Tuesday, 8 May 2018

respect is (or should be) mutual; without fear

A man with lived experience of mental health issues said to me last week that I should be respectful.  Or at least he mentioned respect and looked in my direction.  He's been favoured for many years because he went to school with a senior social worker and speaks like he's one of them although he also can also play it both ways.  

I can understand this behaviour, it's a matter of survival.  However I don't condone it and think it's counterproductive when it comes to improving MH services and bringing about real change.  I hold the highly paid social workers responsible for favouring some over others and keeping the status quo.  It's not dissimilar to DClinPsy academics who seem to just want an easy life and a comfortable existence, money to spend, nice house and holidays, and users/carers who will tick the box re pet projects [I'm not happy that I was sidelined].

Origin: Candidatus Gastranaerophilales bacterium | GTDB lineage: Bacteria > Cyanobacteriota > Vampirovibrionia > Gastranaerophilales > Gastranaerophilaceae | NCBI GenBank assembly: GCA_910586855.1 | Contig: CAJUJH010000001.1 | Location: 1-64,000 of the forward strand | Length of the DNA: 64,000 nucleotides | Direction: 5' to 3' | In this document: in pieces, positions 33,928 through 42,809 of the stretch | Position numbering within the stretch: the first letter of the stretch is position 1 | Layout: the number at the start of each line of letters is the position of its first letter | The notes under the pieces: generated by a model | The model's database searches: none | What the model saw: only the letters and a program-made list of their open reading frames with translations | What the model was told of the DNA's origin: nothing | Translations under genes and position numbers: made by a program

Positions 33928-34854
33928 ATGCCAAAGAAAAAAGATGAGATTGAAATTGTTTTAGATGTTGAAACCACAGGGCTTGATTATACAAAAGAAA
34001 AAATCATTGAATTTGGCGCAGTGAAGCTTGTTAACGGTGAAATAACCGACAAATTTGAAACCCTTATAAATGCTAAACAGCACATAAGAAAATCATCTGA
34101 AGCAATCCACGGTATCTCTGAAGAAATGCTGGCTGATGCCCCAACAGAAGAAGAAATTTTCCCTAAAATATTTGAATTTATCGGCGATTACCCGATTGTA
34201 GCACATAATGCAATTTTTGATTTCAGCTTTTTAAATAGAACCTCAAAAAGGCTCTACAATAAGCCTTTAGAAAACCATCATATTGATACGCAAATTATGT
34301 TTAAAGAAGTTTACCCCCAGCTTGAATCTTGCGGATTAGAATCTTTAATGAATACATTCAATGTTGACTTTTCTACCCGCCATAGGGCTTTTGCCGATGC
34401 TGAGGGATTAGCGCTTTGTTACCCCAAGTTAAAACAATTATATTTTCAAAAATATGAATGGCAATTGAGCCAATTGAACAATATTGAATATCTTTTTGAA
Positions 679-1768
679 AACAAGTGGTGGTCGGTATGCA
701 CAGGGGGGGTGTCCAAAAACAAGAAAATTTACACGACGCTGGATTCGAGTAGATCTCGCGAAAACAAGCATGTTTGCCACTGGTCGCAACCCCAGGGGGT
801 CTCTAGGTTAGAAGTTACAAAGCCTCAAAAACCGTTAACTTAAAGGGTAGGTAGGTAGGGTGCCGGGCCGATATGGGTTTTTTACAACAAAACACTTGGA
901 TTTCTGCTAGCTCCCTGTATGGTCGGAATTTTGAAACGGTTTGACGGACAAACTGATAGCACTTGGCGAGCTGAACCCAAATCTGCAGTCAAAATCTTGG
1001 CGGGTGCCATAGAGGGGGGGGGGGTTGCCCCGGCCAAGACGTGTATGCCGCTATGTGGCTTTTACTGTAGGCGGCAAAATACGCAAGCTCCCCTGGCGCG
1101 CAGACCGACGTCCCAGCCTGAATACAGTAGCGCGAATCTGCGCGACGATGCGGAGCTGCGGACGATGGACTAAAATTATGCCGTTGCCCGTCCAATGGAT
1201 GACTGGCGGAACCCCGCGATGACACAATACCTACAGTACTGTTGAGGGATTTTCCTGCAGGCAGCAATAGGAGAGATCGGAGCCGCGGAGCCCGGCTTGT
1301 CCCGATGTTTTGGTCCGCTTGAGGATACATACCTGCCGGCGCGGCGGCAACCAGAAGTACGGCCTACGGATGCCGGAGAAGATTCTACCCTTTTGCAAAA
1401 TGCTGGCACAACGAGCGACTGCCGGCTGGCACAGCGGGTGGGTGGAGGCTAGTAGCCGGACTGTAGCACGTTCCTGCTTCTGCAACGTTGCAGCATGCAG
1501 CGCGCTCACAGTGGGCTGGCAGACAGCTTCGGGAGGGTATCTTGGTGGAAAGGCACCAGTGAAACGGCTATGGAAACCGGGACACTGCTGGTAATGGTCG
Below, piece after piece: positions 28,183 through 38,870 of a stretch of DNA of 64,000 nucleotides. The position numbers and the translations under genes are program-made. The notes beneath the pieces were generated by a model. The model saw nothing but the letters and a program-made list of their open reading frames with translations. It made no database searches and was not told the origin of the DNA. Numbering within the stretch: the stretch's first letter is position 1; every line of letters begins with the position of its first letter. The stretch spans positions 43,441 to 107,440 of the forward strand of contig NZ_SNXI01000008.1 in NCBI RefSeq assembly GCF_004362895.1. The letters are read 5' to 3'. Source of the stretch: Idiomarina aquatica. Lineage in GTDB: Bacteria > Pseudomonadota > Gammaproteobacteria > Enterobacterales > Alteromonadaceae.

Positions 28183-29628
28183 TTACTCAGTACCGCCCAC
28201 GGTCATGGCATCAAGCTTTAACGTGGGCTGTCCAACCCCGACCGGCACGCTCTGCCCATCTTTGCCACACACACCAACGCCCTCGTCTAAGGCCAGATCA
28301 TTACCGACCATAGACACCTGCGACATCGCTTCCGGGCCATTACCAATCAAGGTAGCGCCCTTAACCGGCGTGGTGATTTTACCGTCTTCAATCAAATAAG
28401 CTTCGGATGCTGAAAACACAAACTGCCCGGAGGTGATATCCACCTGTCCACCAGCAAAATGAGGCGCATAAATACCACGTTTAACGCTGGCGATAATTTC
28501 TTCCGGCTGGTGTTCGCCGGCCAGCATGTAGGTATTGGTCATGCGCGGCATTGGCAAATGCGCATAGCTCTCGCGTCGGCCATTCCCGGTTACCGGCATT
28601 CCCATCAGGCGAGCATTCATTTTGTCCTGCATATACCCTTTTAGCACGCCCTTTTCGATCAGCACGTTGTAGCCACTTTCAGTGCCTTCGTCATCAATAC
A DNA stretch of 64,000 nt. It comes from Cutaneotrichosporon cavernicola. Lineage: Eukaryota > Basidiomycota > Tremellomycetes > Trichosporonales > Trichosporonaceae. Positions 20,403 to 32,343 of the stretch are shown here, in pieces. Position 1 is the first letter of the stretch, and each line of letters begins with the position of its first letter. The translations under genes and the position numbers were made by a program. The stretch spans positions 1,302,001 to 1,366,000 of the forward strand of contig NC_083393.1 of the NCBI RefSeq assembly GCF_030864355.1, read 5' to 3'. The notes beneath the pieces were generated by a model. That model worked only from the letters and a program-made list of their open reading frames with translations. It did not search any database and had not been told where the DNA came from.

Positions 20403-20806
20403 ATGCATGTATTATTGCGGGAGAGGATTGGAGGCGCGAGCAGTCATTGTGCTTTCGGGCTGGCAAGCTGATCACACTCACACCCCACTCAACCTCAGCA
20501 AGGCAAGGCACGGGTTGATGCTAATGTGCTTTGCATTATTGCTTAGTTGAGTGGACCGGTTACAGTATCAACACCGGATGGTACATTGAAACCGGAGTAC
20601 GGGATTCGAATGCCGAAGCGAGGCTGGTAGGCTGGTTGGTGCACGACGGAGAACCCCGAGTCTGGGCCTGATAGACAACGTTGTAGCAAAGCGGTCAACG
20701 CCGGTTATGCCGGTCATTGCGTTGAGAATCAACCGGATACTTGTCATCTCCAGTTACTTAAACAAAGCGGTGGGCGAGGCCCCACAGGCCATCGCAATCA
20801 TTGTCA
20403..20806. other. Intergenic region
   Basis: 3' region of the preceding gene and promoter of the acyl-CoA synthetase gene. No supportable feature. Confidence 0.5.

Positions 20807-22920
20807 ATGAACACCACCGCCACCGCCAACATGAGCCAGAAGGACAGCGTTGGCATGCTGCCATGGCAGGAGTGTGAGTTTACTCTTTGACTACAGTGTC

But respect is, or should be, mutual.  It's not one way.  The challenge is for the decision makers in statutory agencies and academia on big wages to work on ways to level playing fields so that respect is not about fear.


Was out in the garden earlier, weeding and planting early Pentland Javelins in old basins, also watering plants:

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